• Add fresh ginger (to increase agni).
  • Do not combine fruits and vegetables.
  • Keep the juice room temperature, not ice cold.
  • Eat some solid food as well. Do not do juice-only fasts for very long.
  • Engage in Vata-pacifying practices throughout the day, like seated meditation, gentle yoga, and self-massage with oil. Reduce over-stimulation of the mind and senses by turning off the TV and the Internet, and spend time immersed in the rhythms and sounds of nature.

Ivy Ingram: To learn more about Ayurveda, check out Ivy's ongoing "Ayurveda Foundations" blog series at AyurvedaInTranslation.wordpress.com and IvyIngram.com.

Monica Bloom – Overall, I think juicing is a good way to sneak in veggies and fruits if you otherwise skip out on them! If people can fit in their veg and fruits in a juice and feel amazing, then by all means do it. Listening to our bodies and how they respond to what we are eating is the best tool we have. One thing I would caution is having raw juices first thing in the morning, because our digestive fire is just waking up. Putting anything cold, damp, uncooked on our tiny fire, especially in the morning, will put it out and hamper digestion for the entire day. It's better to have the juice as a snack at 10 am or at noon before lunch when our digestive fire (and the sun, that big fire in the sky!) is the strongest.

Monica is the creator behind heymonicab.com, Your Modern Guide to Living Healthy Through Ayurveda. Check it out! Her blog is full of amazing information and resources!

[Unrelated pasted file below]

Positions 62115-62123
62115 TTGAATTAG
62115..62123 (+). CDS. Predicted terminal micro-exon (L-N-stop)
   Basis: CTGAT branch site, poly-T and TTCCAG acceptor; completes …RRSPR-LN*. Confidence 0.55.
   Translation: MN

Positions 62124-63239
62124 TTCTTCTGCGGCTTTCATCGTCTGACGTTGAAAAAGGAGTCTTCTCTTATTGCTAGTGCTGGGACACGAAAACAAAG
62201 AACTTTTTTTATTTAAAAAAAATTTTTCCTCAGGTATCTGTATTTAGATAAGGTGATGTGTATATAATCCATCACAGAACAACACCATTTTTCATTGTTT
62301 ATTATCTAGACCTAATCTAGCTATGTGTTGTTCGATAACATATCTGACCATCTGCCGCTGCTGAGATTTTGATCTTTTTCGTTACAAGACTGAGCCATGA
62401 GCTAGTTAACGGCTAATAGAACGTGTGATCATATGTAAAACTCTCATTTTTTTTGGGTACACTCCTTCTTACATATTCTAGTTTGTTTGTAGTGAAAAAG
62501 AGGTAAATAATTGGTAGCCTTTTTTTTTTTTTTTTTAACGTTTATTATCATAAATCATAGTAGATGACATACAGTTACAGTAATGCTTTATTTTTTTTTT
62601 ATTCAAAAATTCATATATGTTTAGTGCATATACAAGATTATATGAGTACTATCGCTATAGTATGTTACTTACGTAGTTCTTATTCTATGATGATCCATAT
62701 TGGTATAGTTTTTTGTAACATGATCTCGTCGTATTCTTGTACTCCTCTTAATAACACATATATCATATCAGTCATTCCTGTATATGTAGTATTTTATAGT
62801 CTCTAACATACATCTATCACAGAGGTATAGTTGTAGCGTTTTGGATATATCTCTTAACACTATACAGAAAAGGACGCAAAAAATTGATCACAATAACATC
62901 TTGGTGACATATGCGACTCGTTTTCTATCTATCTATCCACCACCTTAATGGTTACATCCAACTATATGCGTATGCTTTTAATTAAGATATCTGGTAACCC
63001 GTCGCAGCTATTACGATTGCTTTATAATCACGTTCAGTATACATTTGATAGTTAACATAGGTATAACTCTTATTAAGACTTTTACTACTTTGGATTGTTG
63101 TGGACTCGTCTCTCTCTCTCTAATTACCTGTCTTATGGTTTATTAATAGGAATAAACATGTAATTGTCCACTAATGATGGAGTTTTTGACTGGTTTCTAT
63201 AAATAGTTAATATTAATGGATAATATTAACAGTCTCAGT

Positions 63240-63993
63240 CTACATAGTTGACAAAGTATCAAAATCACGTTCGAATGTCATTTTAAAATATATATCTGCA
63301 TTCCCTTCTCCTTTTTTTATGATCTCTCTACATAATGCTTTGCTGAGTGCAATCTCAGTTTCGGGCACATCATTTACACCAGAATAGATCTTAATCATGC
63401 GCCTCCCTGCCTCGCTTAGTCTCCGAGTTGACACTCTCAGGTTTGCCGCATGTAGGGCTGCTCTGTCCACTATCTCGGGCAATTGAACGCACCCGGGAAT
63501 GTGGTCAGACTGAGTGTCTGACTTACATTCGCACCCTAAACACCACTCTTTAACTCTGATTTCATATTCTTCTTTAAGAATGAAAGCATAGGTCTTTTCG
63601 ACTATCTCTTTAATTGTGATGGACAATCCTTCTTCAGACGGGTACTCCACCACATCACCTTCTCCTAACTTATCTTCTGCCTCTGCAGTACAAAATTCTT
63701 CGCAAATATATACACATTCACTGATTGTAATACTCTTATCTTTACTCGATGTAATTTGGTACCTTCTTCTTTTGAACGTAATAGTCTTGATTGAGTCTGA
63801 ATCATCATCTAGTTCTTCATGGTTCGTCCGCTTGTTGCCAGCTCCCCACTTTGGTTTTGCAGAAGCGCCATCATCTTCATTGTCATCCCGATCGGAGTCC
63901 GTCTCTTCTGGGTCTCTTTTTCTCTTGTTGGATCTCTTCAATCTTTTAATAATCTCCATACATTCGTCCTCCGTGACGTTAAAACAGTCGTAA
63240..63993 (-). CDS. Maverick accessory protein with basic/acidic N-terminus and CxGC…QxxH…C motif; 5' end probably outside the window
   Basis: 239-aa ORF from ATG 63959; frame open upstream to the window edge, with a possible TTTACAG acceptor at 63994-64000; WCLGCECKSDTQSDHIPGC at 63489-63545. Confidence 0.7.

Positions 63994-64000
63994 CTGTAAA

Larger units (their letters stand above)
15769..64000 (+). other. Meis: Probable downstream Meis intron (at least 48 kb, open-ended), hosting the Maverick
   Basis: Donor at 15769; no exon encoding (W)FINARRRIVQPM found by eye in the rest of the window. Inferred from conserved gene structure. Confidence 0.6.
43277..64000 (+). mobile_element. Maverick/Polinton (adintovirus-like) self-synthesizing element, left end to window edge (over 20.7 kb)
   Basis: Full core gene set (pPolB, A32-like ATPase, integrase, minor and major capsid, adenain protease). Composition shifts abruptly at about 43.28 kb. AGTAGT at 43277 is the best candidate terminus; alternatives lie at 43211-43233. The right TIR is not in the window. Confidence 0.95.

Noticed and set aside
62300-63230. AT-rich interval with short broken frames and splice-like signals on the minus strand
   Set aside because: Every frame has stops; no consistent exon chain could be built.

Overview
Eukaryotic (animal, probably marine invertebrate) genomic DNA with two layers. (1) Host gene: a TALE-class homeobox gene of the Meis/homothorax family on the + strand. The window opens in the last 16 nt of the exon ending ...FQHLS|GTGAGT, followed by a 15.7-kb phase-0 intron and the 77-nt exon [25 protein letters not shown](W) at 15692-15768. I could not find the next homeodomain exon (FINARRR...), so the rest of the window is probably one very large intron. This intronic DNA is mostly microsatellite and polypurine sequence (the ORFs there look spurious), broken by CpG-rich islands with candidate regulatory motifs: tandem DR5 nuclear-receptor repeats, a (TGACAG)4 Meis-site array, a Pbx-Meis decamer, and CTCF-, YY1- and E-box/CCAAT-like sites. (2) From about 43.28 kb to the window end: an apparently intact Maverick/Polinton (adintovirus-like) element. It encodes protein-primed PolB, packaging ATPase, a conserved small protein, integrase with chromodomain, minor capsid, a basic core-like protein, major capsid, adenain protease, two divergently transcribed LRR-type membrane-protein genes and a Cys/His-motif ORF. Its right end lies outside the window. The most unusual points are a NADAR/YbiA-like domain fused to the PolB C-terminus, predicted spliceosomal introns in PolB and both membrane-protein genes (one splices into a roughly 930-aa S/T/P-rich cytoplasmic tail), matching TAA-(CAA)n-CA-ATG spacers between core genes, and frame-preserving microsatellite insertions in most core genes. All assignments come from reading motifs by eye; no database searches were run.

Linda Gobindoss - Just like Ayurveda would suggest, I believe that juicing, as well as a raw diet, should be done with regard to one’s constitution, the time of the year, the time of the day and while using vegetables and fruits which are locally grown and seasonal, as they contain the right dosage of vitamins and nutrients suitable to individuals living in that particular environment. If fresh vegetables/fruits are not naturally available in one’s region at a particular time of the year, one should not consume them. I am not a big fan of an exclusively raw diet throughout the year, and this is something that I would not recommend to everyone.

More from Linda at satya-ayurveda.com and youtube.com/SatyaAyurvedaTV

Gwen Nagano - In Ayurveda, raw foods are viewed as drying and draining on the digestive organs. When the intention is to build the tissues, raw foods will be a drain. When the intention is to reduce accumulation, then the use of raw foods and juices can be of benefit. Each body type needs to approach raw foods and juice cleansing with a unique approach. This is the beauty of Ayurveda as it provides us the system to understand our unique needs.

Gwen is a Certified Ayurvedic Wellness Consultant and Postpartum Doula. To learn more about Gwen's work, visit her website at gwennagano.com.

Eric Grasser - Juicing is a valuable part of cleansing since it provides adequate nutrients in a form which is easy to digest, absorb, and assimilate, while giving the digestion a rest from heavier, denser, more difficult-to-digest foods. Again, however, careful consideration must be given to one's overall constitutional imbalance when deciding how often and for how long to remain on a raw food only diet. If there is agitation in the nervous system, for example, such a diet can cause further imbalance.

Dr. Grasser is the founder and medical director of Unity Medicine, and is a primary care physician practicing Integrative Medicine. Dr. Grasser supports his patients through his extensive experience in Western Medical practice as well as his deep knowledge of the alternative healing systems of Ayurveda, Yoga and Functional Medicine. More at drgrasser.com

Do you juice? How and why? Please share what worked for you!

Ready to learn more about how to unlock the power of food to heal your body, prevent disease & achieve optimal health? Register now for our FREE web class with nutrition expert Kelly LeVeque.